Thomas, Lincoln Park’s star rising sophomore, is the highest-ranked player in the area, and similar to the previous two, he had been on campus at Pitt plenty of times prior to his recent unofficial visit.

“I’m on the campus a lot for games, like, I go down to Pitt games a lot in season, so I knew about the campus, I’d seen it,” Thomas said. “But getting the actual feel of it, walking through it, and being on the actual campus for a long time, it was great. I had a good time.”

At 6-foot-4, Thomas’ skill set is elite. He has impressed scouts and coaches all summer, and is earning more Division One interest by the day.

“Let me tell you, this kid makes winning plays and is an effortless scorer of the basketball,” 247 Sports Director of Basketball Eric Bossi said in a scouting report. “He shoots with deep range, has an advanced package of moves off the dribble and he is a plus facilitator for his teammates. I’ve had the opportunity to see him at three different events since April and each time I’ve walked away more impressed.”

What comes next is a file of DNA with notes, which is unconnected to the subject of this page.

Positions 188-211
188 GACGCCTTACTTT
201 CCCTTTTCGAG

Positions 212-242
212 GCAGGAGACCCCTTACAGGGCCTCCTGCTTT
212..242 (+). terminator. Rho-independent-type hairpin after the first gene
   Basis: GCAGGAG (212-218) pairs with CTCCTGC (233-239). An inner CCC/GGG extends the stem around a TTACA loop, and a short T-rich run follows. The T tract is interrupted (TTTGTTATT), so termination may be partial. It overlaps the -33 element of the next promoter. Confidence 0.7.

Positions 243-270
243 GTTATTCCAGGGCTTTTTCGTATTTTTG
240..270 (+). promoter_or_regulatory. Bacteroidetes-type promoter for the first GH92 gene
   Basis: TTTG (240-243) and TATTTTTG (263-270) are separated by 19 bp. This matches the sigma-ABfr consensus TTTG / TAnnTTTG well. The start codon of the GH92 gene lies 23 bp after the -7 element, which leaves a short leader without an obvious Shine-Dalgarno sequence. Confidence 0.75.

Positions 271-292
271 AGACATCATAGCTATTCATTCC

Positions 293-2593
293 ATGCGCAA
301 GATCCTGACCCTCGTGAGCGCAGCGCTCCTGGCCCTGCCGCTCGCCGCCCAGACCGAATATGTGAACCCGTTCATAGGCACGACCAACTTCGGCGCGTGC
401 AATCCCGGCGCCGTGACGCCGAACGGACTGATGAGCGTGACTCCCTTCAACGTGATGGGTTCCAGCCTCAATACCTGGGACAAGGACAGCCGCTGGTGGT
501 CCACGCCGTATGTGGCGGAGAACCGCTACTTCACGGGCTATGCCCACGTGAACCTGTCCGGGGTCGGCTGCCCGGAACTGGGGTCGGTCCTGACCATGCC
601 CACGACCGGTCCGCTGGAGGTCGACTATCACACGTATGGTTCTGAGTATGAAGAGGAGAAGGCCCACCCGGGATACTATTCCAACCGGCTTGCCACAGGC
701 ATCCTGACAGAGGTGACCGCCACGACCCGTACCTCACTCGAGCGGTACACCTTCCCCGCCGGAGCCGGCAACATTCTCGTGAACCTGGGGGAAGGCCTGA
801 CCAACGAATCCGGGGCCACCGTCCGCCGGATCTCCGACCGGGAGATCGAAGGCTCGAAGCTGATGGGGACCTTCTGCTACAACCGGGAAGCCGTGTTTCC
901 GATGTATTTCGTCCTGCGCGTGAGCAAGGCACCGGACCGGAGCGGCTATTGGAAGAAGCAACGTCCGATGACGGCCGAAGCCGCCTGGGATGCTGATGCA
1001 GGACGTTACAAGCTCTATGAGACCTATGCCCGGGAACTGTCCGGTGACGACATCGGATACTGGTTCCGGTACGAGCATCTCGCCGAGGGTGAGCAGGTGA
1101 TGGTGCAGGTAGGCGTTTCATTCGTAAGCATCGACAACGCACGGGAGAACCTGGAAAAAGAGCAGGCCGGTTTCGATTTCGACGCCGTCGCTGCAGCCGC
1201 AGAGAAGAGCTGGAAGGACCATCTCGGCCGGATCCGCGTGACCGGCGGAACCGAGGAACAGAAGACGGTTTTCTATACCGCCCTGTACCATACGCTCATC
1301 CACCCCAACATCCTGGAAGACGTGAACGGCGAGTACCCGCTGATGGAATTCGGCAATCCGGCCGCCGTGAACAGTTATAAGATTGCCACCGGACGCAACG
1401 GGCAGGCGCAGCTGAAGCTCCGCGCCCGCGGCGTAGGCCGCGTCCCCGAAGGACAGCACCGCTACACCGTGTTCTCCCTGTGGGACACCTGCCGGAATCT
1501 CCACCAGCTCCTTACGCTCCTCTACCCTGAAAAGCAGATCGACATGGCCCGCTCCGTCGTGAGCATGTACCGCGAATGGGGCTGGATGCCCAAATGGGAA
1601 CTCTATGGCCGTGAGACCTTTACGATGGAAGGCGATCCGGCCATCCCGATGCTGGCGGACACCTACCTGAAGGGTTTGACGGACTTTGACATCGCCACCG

Lastly, we’ve got Alier Maluk, a 6-foot-10 athletic freak who models his game after Kevin Durant. Pitt got involved early with Maluk too, offering him a scholarship within weeks of the beginning of his freshman year of high school. Since beginning high school, the Imani Christian standout has picked up additional offers from West Virginia, Seton Hall, LSU, Texas A&M, Auburn, NC State, and others. Kentucky’s John Calipari flew back home and checked out one of his practices, as did Pitt’s Capel. In terms of national recognition and high-major offers, he is one of the most well-known and unique hoopers in the class of 2025.